The Arabic alphabet or Arabic abjad is the Arabic script as it is codified for writing the Arabic language. Because letters usually stand for consonants, Arabic alphabet is classified as an abjad (a type of writing system where each symbol always or usually stands for a consonant, leaving the reader to supply the appropriate vowel).
The Arabic alphabet is the second most widely used alphabet in the world, following the Latin alphabet. Arabic alphabet envolved from the Nabataean Aramaic script. The Aramaic language has fewer consonants than Arabic, so during the 7th century new letters were created in Arabic alphabet by adding dots to existing letters in order to avoid ambiguities.
Arabic words and sentences are written and beign read from right to left. The Arabic alphabet has 28 letters. The Arabic alphabet has no upper or lower case letters.
Words written in Arabic alphabet are in horizontal lines from right to left, but the numerals are written from left to right. Arabic is a cursive-only script (cannot be written with unconnected, separated Arabic letters).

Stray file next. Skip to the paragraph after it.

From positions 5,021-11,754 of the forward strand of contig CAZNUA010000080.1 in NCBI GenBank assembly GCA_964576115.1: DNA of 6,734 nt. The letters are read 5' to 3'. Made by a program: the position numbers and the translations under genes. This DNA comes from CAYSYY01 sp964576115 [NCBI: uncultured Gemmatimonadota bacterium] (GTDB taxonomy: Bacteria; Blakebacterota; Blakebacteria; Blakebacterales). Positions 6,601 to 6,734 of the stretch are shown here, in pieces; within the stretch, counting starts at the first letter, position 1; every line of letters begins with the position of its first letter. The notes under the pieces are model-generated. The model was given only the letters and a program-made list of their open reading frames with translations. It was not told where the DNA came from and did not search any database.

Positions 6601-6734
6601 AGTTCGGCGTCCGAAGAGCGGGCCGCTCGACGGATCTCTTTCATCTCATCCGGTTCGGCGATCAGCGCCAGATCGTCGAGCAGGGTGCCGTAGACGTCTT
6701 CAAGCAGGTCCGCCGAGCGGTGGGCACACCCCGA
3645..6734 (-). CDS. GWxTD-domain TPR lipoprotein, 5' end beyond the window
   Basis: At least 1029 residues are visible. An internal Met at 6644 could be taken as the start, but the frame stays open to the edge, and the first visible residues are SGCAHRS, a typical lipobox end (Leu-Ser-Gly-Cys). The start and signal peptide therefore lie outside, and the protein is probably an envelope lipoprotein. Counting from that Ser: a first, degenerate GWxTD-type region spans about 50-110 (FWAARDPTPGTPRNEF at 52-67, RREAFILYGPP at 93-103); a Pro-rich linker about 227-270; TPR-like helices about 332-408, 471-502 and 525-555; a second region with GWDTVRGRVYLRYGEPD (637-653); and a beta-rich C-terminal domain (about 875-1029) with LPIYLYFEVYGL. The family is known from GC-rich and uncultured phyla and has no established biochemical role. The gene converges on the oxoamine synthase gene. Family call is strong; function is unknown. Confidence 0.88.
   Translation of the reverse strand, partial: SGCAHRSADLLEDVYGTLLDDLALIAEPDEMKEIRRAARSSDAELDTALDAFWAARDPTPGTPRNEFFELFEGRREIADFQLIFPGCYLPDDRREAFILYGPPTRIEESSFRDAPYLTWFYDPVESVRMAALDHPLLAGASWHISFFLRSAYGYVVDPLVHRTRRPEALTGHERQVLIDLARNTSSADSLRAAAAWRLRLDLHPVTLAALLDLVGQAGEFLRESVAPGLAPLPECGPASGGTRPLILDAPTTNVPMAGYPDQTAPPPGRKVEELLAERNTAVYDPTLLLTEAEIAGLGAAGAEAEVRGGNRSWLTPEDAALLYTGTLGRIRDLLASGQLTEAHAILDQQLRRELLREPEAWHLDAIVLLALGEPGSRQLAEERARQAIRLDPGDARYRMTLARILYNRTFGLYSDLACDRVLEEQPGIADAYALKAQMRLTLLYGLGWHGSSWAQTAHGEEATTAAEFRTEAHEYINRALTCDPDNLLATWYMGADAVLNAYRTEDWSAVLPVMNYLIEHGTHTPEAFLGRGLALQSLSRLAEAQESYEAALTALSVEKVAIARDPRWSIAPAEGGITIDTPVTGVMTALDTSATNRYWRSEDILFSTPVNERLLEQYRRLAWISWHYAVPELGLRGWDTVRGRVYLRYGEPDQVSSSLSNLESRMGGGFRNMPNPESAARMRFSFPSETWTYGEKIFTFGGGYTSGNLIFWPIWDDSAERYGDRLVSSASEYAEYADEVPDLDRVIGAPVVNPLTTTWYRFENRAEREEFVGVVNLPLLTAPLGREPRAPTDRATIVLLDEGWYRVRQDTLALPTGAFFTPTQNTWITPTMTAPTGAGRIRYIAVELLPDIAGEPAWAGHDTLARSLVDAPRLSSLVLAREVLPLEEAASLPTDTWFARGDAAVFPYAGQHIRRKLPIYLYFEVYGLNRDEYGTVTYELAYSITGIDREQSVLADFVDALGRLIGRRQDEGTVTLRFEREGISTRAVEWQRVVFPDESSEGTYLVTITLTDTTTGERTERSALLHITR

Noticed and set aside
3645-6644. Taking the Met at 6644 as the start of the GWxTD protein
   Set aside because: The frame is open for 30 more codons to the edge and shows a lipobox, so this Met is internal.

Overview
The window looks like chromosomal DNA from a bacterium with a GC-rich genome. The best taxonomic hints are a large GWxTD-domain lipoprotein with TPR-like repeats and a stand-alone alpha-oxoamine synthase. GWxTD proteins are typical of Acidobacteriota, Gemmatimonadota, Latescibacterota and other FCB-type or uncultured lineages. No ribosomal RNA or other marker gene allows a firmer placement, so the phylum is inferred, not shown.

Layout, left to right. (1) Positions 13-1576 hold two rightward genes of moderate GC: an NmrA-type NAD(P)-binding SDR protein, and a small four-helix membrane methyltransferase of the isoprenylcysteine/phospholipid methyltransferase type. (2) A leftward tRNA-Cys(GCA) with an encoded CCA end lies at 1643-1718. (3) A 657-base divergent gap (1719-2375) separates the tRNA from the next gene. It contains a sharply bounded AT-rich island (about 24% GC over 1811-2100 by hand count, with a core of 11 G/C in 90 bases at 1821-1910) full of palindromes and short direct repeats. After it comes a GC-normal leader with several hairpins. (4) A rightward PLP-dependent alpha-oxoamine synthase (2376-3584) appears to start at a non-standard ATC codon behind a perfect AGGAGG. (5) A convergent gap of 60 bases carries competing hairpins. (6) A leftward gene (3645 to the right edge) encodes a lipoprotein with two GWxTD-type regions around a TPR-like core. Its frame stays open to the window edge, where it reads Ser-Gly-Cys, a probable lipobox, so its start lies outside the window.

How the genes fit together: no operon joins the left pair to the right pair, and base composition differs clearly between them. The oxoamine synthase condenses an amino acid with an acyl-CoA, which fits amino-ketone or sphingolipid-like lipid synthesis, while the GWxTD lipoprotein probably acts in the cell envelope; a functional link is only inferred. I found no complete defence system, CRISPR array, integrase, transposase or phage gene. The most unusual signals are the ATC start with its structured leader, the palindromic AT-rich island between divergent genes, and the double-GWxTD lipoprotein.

The Arabic alphabet particularly lends itself to artistic expression because of the flexibility of its letter shapes. 22 letters in Arabic alphabet has four configurations, and the form used depends on where the letter falls within a word. Letters from Arabic alphabet are in a word connected to each other, and the strokes linking letters can be made longer or shorter depending on the needs of the composition. These characteristics from the letters in Arabic alphabet allow for the creative play, flexibility and variation often seen in Arabic calligraphy compositions.
Arabic alphabet does not have letter P, V and C or their sounds in Arabic spoken words.
If you are able to read the Arabic alphabet, you should be able to read Arabic calligraphy. Arabic letters in Arabic alphabet are not only beautiful, but also when they are arranged into words, they communicate meaning. All it takes is a little time and practice.
There are two main types of spoken and written Arabic language, written in Arabic alphabet of course:
Classical Arabic - the language of the Qur'an and classical literature. It differs from Modern Standard Arabic mainly in style and vocabulary, some of which is archaic.
Modern Standard Arabic - the universal language of the Arabic-speaking world which is understood by all Arabic speakers. It is the language of the vast majority of written material and of formal TV shows, lectures, etc.